Abstract: Pseudoxanthoma elasticum (PXE) is a genetic disorder associated to mutations in the ABCC6 gene; however, the pathogenetic mechanisms leading to elastic fibre calcifications and to clinical manifestations are still unknown. Dermal fibroblasts, directly involved in the production of the extracellular milieu, have been isolated from healthy subjects and from patients affected by PXE, cultured in vitro and characterized for their ability to produce reactive oxygen species, for structural and functional properties of their cell membranes, for changes in their protein profile. Data demonstrate that oxidative stress has profound and endurable consequences on PXE fibroblast phenotype being responsible for: reduced levels of global DNA methylation, increased amount of carbonylated proteins and of lipid peroxidation products, altered structural properties of cell membranes, modified protein expression. Data shed new light on the pathogenetic pathways in PXE, by identifying a network of proteins affecting elastic fibre calcification through inefficient vitamin K recycling, and highlight the role of differentially expressed proteins as targets for validating the efficacy of future therapeutic strategies aiming to delay and/or revert the pathologic phenotype of PXE fibroblasts. Moreover, data open new perspectives for investigating PXE-like phenotypes in the absence of ABCC6 mutations.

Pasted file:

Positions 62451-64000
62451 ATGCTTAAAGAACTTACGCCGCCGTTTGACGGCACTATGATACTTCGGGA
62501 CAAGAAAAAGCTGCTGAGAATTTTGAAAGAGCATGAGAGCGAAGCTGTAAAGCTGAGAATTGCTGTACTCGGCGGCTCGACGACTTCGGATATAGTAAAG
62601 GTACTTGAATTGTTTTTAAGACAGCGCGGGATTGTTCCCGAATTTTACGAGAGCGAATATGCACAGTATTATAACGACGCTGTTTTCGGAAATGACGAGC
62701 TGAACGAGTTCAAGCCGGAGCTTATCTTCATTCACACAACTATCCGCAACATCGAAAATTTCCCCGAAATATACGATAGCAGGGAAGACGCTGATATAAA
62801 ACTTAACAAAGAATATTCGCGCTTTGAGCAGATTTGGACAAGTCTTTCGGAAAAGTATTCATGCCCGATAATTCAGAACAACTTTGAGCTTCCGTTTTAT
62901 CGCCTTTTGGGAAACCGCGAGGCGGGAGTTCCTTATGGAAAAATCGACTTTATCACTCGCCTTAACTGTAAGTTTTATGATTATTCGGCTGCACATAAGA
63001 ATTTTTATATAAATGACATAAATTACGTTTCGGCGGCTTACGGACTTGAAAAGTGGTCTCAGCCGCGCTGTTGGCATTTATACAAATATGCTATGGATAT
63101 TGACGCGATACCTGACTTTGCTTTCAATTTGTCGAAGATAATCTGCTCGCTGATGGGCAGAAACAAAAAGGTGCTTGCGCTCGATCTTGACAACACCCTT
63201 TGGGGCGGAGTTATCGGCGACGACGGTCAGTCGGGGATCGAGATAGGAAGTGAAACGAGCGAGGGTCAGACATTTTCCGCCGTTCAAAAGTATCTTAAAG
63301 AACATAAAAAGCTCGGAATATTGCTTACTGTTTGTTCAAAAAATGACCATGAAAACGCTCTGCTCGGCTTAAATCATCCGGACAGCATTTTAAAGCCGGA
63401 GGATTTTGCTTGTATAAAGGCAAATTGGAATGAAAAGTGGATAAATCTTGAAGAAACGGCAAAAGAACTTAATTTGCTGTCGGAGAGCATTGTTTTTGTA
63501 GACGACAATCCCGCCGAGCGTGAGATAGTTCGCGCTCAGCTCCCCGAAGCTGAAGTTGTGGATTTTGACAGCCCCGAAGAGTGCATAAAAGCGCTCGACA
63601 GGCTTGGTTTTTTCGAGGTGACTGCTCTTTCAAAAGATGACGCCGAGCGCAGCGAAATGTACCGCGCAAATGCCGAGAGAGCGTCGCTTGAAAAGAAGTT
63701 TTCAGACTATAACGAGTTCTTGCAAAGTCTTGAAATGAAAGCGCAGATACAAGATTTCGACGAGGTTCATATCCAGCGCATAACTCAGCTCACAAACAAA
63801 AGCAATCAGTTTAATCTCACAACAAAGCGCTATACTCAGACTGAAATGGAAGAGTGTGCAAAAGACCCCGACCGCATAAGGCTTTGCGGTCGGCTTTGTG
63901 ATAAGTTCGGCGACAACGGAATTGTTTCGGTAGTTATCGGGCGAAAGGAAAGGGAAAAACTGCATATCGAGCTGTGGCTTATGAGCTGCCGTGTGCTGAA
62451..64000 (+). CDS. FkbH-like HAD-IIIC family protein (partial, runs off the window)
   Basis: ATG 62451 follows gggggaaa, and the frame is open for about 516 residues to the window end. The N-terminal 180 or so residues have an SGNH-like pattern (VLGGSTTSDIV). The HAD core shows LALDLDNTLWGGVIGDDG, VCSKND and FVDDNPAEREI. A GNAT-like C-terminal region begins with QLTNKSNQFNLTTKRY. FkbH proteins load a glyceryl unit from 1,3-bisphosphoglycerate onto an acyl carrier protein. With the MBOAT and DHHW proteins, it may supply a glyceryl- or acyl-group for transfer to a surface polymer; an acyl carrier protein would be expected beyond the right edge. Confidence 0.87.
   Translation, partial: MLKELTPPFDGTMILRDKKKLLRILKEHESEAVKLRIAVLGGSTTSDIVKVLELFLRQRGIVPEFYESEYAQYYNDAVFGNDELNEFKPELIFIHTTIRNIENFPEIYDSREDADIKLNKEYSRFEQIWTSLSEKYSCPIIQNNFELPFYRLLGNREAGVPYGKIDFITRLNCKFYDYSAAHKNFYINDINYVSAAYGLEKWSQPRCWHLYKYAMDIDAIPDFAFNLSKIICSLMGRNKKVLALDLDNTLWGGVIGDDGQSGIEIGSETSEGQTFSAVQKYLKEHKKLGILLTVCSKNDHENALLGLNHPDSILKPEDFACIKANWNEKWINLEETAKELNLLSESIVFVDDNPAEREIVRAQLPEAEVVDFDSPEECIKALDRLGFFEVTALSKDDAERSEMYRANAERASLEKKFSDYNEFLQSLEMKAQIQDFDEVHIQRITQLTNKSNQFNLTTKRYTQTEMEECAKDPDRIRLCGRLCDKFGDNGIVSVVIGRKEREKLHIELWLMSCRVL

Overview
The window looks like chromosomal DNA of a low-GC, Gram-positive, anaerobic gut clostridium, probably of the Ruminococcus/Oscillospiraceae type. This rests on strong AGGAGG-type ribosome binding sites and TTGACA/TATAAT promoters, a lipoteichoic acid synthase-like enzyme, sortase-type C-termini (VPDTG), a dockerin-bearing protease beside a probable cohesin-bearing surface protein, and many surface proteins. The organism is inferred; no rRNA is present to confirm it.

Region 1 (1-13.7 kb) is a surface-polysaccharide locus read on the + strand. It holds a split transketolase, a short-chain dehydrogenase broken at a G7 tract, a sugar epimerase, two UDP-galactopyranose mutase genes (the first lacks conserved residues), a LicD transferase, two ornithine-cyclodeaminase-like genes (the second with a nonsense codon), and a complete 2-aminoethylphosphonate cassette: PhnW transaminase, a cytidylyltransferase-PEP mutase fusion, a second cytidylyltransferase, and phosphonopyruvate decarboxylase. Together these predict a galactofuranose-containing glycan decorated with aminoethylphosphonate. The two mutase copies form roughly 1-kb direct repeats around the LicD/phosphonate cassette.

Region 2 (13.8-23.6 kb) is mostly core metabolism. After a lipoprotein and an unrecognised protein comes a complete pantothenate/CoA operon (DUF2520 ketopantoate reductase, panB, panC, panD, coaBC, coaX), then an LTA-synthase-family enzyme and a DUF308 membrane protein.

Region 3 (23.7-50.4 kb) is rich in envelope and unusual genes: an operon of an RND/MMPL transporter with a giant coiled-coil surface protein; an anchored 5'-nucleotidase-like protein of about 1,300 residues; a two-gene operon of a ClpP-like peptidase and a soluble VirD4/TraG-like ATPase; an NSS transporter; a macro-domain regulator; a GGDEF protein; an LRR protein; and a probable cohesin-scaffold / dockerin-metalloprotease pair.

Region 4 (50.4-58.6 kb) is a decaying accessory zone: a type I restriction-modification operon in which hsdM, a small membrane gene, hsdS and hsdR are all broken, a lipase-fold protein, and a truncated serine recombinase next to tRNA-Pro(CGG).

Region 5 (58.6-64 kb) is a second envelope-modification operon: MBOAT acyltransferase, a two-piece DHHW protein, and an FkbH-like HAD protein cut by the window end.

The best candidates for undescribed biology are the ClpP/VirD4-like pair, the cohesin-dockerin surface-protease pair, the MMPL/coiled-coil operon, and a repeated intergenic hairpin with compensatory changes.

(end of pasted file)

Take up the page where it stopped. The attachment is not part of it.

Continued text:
Found in: osebi
Keywords: Ectopic calcification / Elastin / Fibroblast proteome / MRP6 / PXE
Published: 23.08.2019; Views: 634; Downloads: 0
.pdf Fulltext (650,81 KB)

Heparan Sulfate Affects Elastin Deposition in Fibroblasts Cultured from Donors of Different Ages
Bruna Parma, Roberta Tiozzo, Deanna Guerra, Pasquale Moscarelli, Federica Boraldi, Giulia Annovi, Pascal Sommer, Daniela Quaglino, 2012, original scientific article

Abstract: Heparan sulfate (HS), due to its presence on the cell surface and in the extracellular milieu and its ability to modulate cell signaling, has a fundamental role in both physiological and pathological conditions. For decades we have demonstrated the occurrence of interactions between glycosaminoglycans (GAGs) and elastic fibers. In particular, we have recently shown that HS is present inside elastic fibers and plays a role in the assembly and stability of elastin coacervates. Elastin represents, within the extracellular matrix, the component most severely affected during aging, and changes in the synthesis and posttranslational modifications of HS have been described, possibly influencing cellular behavior and protein interactions. Thus, the present study has investigated, in two different in vitro experimental models, the role of HS on elastin deposition and assembly. Results demonstrate that: (1) Biological effects of HS are partly dependent on the physicochemical characteristics of the GAGs; (2) HS does not affect attachment, viability, and growth of human dermal fibroblasts; (3) HS does not modify elastin gene expression nor elastin synthesis, but favors a-elastin aggregation and, independently from the age of donors, elastin assembly; (4) HS significantly increases the expression of fibulin 5, and these effects are especially evident in fibroblasts isolated from aging donors. These data provide a better understanding of the biological role of HS and offer new perspectives regarding the possibility of restoring and/or preserving the elastic component with aging.
Found in: osebi
Keywords: Heparan sulfate, Elastin, Fibroblasts
Published: 23.08.2019; Views: 526; Downloads: 0
.pdf Fulltext (1,51 MB)